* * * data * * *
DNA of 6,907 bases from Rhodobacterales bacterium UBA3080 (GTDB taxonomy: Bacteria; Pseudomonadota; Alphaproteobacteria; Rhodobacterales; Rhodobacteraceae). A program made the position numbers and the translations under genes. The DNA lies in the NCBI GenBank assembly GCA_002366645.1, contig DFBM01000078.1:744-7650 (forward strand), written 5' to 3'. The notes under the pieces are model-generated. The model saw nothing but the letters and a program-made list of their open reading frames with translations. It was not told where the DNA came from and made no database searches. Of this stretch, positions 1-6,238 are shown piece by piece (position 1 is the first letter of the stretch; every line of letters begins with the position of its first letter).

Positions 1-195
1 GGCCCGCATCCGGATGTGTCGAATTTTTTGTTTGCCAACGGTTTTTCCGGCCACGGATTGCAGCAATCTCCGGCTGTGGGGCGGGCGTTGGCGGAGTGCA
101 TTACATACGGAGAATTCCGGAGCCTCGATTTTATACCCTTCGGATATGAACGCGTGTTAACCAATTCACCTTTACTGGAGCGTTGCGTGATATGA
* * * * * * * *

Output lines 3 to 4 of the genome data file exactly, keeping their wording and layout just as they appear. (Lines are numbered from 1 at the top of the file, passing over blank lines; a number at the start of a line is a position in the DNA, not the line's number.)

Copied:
1 GGCCCGCATCCGGATGTGTCGAATTTTTTGTTTGCCAACGGTTTTTCCGGCCACGGATTGCAGCAATCTCCGGCTGTGGGGCGGGCGTTGGCGGAGTGCA
101 TTACATACGGAGAATTCCGGAGCCTCGATTTTATACCCTTCGGATATGAACGCGTGTTAACCAATTCACCTTTACTGGAGCGTTGCGTGATATGA